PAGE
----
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Combined myocardial stress perfusion imaging and myocardial stress tagging for detection of coronary artery disease at 3 Tesla
Journal of Cardiovascular Magnetic Resonance volume 10, Article number: 59 (2008)
Adenosine stress perfusion is very sensitive for detection of coronary artery disease (CAD), and yields good specificity. Standard adenosine cine imaging lacks high sensitivity, but is very specific. Myocardial tagging improves detection of wall motion abnormalities (WMAs). Perfusion and tagging cardiovascular magnetic resonance (CMR) both benefit from high field imaging (improved contrast to noise ratio and tag persistence). We investigated the diagnostic impact of a combined stress perfusion-tagging protocol for detection of CAD at 3 Tesla.
Stress perfusion and tagging images were acquired in 3 identical short axis locations (slice thickness 8 mm, FOV 320–380 mm, matrix 2562). A positive finding at coronary angiography was defined as stenosis or flow limiting restenosis > 50% in native and graft vessels. A true positive CMR – finding was defined as ≥ 1 perfusion deficit or new WMA during adenosine-stress in angiographically corresponding regions.
We included 60 patients (males: 41, females: 19; 21 suspected, 39 known CAD). Myocardial tagging extended stress imaging by 1.5–3 min and was well tolerated by all patients. Sensitivity and specificity for detection of significant CAD by adenosine stress perfusion were 0.93 and 0.84, respectively. The sensitivity of adenosine stress tagging was less (0.64), while the specificity was very high (1.0). The combination of both stress perfusion and stress tagging did not increase sensitivity.
The combined adenosine stress perfusion-tagging protocol delivers high sensitivity and specificity for detection of significant CAD. While the sensitivity of adenosine stress tagging is poor compared to perfusion imaging, its specificity is very high. This technique should thus prove useful in cases of inconclusive perfusion studies to help avoid false positive results.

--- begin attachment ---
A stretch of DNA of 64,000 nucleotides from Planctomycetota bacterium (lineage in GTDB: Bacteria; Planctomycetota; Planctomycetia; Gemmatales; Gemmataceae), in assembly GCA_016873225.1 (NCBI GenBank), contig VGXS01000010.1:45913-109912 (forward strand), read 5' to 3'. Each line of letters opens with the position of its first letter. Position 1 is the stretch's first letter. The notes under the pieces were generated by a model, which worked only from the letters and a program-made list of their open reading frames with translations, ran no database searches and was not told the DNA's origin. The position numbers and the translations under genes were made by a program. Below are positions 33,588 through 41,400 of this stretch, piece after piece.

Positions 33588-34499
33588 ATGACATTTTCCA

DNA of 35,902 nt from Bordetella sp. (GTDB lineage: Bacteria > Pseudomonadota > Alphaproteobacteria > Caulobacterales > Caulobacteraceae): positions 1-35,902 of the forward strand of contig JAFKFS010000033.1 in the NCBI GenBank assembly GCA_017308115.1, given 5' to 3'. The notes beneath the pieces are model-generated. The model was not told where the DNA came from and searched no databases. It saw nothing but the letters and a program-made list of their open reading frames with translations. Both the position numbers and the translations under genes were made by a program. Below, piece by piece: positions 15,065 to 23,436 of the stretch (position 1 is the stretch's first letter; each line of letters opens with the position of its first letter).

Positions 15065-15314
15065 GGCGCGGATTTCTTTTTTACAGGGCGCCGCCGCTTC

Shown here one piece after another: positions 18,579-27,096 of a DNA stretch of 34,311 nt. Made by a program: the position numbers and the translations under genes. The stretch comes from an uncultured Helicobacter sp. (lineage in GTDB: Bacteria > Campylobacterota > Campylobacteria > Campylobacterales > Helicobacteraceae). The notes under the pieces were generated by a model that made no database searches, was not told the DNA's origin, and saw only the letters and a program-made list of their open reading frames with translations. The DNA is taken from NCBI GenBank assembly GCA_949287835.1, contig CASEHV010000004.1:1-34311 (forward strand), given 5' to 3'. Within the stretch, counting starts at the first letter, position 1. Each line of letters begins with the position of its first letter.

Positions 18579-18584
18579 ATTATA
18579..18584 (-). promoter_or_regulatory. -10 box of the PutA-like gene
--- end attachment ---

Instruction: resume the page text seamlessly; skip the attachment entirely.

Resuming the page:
Myocardial stress perfusion imaging is a clinically widely used cardiovascular magnetic resonance (CMR) technique for non invasive detection of significant coronary artery disease (CAD) [1–4]. A number of studies could demonstrate that adenosine stress testing can safely be performed in the CMR environment. While adenosine stress perfusion imaging is very sensitive for detection of coronary artery disease, increasing its specificity may be desirable. In comparison, adenosine stress cine imaging using conventional SSFP sequences or echocardiograpy has been shown to be very specific for detection of CAD, however the sensitivity is very low[3, 5, 6]. However, it could be demonstrated, that the sensitivity for detection of wall motion abnormalities can be improved by the use of myocardial tagging techniques in comparison to cine imaging alone [7–9].
Both, myocardial perfusion imaging as well as myocardial tagging techniques benefit from imaging at high field strength (i.e. 3 Tesla) [10–13]. The increased contrast to noise ratio (CNR) as well as the increased signal to noise ratio allow for high resolution perfusion imaging and the combination with parallel imaging techniques[10, 13]. The long T1 of myocardium at 3 Tesla improves tag definition and tag persistence throughout the cardiac cycle, in comparison to imaging at 1.5 Tesla[12, 13].
Thus, the aim of this study was first, to integrate myocardial tagging into a comprehensive adenosine-stress perfusion protocol for detection of coronary artery disease (CAD) at 3 Tesla and second, to investigate the additive value of myocardial tagging in a combined adenosine-stress perfusion-tagging protocol for detection of significant CAD in a mixed patient population (known or suspected CAD).
The study protocol was approved by the local Ethics Committee and all patients gave written informed consent. The study population consisted of patients (> 18 years old) suspected of having significant occlusive CAD, who were referred to our MR Department for non invasive adenosine stress testing. Patients were excluded because of contraindications to adenosine medication, such as a history of prior myocardial infarction < 3 days, severe arterial hypertension, asthma or severe obstructive pulmonary disease or AV-block > IIa. All patients discontinued anti-anginal medication ≥ 24 hours before the study and were instructed to refrain from caffeinated beverages or food. Other exclusion criteria were general contraindications to CMR such as severe claustrophobia or metal implants/coils in the brain.